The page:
Evidently the plastic Barbie Doll look is popular in some circles
Life in 2013 America is increasingly strange, I think.
"Fake" is becoming more popular than ever.
These fake tree cell towers are popping up all over the place
Then there are the fake married couples. Extreme examples like 90 year old billionaire J. Howard Marshall and 25 year old stripper Anna Nicole Smith personify the fake marriage. I'm not saying that they didn't have affection for one another. But in my opinion, unions like this are not a marriage in the traditional sense as much as business arrangements.
In exchange for travel, jewelry and a lavish lifestyle, Anna Nicole must take off her shirt and let J. Howard come in and poke around in the playpen a little once a month or so.
Everybody's in denial, but when it's done properly, I suppose, everybody's happy (except J. Howard's 65 year old sons, who weren't too thrilled to turn over their billion dollar inheritance to Miss Anna, who perhaps justifiably felt that she had "earned" the money).
In this scenario, J. Howard convinces himself that she loves him for his hot body (while she's off boinking the hot pool boy during J. Howard's afternoon nap), and Anna Nicole convinces herself that he loves her for her fascinating observations on the Israel-Palestinian conflict.
Anyway, say what you will, but the point is, the marriage, by all intents and purposes, is fake.
We all loved it in the 90's when Mark McGuire hit home run after home run for the St. Louis Cardinals. We now know he (and apparently half of major league baseball) was (and still is?) totally juiced the whole time.
But the question remains: were his home runs fake? We certainly enjoyed watching the baseballs explode out of the park. But were they real? Does it even matter?
We learned after the fact that many of the spectacular fireworks at the Beijing Olympics were holograms. They were fake. Wow! No kidding...what to make of it? I guess we should have been mad, right? On the other hand, if we couldn't tell the difference, they what's the big deal...right?
Despite the fact that Britney Spears notoriously lip synchs her concerts, millions of youngsters willingly pay hundreds of dollars for tickets. When I told my nieces who had attended the concert about the lip synching, they sort of shrugged their shoulders in apathy.
They're young enough, I guess, that for them, fake is the new normal.
A few weeks ago, our friends invited us to go see a fake Oingo Boingo band play in Lake Arrowhead. Since it was free, and we loved the band back in the day, we figured: Why not?
The fake Oingo Boingo guys gave it the college try,
but in the end it was "Just Another Day."
The audience at fake Oingo Boingo was pretty uninspired,
except for this one superfan in the yellow. It was 1982 all over again for this lady.
A couple of weeks later, our friends wanted to see the next tribute band (free again) -- this time, "Joshua Tree," a fake U2 band. Oh, boy. This is gonna be painful, I thought. But what else did I have going on? Not much, so once again we headed across the mountain.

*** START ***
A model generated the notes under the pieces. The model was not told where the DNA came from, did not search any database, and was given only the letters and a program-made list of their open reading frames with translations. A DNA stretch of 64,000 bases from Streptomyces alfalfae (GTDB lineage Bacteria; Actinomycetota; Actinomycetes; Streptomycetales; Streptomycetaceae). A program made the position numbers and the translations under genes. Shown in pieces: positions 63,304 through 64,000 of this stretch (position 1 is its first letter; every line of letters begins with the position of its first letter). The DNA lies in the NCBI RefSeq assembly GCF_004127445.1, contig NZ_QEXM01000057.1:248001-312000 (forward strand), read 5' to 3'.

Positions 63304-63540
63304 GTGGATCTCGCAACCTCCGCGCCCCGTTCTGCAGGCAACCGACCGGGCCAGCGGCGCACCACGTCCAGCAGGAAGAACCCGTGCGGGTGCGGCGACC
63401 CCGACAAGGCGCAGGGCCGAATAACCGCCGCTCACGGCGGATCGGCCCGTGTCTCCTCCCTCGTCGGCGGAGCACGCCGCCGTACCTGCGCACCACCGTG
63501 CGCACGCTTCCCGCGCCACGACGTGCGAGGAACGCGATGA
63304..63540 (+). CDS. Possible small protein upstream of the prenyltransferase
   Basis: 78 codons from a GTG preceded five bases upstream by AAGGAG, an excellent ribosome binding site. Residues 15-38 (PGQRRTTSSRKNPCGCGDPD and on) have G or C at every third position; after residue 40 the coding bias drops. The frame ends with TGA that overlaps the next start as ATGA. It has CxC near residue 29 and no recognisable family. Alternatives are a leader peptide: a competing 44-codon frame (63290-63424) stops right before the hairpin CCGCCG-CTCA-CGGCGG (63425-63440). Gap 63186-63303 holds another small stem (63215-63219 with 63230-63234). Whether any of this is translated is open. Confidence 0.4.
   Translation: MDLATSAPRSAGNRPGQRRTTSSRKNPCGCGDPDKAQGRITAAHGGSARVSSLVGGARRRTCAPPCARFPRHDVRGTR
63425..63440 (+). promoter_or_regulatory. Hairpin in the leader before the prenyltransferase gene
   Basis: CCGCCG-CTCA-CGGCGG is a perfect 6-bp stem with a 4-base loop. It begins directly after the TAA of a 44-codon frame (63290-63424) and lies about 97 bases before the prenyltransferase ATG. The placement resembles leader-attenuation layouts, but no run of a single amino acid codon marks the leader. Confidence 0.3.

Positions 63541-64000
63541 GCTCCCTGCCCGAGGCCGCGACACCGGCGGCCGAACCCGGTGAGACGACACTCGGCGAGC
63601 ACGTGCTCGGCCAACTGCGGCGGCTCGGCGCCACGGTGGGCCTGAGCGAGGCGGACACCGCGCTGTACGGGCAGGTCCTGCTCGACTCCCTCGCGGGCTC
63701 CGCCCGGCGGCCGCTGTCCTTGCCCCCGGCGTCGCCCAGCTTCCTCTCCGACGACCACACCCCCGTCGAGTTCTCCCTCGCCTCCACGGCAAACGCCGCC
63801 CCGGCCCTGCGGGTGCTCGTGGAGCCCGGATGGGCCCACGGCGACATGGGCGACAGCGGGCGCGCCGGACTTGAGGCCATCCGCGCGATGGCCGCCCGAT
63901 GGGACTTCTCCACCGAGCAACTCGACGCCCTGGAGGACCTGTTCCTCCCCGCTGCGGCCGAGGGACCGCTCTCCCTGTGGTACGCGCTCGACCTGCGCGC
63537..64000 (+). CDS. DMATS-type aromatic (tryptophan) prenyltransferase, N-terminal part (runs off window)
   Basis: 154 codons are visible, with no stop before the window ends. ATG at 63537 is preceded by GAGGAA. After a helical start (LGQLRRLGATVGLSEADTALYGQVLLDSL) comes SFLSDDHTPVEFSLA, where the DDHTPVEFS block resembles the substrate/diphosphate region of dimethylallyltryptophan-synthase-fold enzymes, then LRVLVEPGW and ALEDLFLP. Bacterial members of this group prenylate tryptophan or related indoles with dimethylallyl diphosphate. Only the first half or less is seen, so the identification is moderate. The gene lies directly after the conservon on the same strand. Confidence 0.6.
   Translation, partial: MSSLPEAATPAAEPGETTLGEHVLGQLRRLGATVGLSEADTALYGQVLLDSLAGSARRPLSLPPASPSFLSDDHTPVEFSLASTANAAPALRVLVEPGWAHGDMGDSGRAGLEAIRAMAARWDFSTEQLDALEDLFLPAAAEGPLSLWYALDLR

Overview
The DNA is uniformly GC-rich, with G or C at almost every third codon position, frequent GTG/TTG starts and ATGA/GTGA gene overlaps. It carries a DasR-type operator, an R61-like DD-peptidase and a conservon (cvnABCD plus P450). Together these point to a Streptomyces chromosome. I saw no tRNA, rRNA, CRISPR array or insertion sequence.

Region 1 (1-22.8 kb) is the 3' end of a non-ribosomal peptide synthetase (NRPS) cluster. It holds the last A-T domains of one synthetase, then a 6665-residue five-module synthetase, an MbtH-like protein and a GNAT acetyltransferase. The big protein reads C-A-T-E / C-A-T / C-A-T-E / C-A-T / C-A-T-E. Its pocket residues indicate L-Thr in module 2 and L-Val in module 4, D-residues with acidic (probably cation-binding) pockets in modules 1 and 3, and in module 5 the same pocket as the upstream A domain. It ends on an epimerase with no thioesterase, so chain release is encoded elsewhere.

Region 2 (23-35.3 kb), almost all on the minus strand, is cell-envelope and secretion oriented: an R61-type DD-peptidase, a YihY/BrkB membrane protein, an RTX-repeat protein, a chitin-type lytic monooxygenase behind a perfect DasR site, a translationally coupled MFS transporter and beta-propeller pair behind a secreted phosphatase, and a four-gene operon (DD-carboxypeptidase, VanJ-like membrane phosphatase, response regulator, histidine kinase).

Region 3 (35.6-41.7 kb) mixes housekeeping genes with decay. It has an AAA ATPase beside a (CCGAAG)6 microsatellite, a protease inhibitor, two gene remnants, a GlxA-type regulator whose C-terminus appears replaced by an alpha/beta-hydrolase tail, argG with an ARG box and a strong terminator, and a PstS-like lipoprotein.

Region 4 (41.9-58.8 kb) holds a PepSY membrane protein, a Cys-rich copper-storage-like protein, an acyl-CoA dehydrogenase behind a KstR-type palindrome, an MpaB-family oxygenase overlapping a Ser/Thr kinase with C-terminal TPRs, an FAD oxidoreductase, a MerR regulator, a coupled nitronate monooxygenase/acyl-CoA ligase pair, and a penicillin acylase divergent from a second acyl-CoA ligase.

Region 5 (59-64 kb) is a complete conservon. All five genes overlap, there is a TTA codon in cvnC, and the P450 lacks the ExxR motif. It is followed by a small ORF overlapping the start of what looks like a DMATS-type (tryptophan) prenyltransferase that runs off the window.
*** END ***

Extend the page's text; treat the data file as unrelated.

I was pretty cynical. "This should be good," I said with a wink and a nod
Fake U2 took the stage. They had the look, and they had the sound.
Wow. I was pretty impressed.
I had seen the real U2 in concert back in the day with Chris' brother Kevin. Except for the fact that there was no fancy light show, and instead of 90,000 people there were a couple of hundred people at a shopping mall, the experience was pretty damn similar.
Everyone started getting into it, including Ron and Donna
The fake U2 -- Even Better Than The Real Thing?
Pretty soon we all just let go and started rocking out,
even the most skeptical of the audience
OK. The fake U2 totally won me over. They were amazing.
I left the night feeling several conflicting emotions. First of all, the musician/snob part of me felt completely ashamed that I let myself get strung along by this fake U2. I mean, I knew it wasn't really Bono and The Edge up there, but they were so good that by the end of the concert, it was like: "Who cares if it's fake?"
I did some research, and these "tribute" bands are a huge thing now. At first I felt bad for the actual artists being impersonated. But in a neat trick, if you're a popular enough band that someone actually forms a tribute band of you, then you are rich and famous enough that this makes ZERO impact on your bottom line.
So, "Joshua Tree" makes a good little living touring fairs and shopping malls, and working class fans who could never afford a real U2 concert get a pretty good performance for free. Also, Bono and the boys get a tiny stipend every time theirs songs are performed live. So everybody's happy, I guess.
Which left me more confused than ever. If fake is the new real, what's a girl whose seeking "authenticity" to do?
I guess as Fake gets more and more common, all we can do is keep an eye out for the Real. Seek it out. And bask in it's presence when we find it. Because we don't want to forget completely about the Real.
The shore of Lake Arrowhead, just a few feet from where the fake bands played
For us humans, I think, a great way to remember what's real and true is to get out into the wilderness.
In nature, all of the Fake gets immediately washed away by the Real. By the True.
So in the end I guess I'm a convert to "Tribute Bands." They can be just alright, in all of their fake glory.
But let us never forget the difference between Fake and Real. When confused, we can always turn to the classics to remind us what truth is:
"Ode to a Grecian Urn"
-- John Keats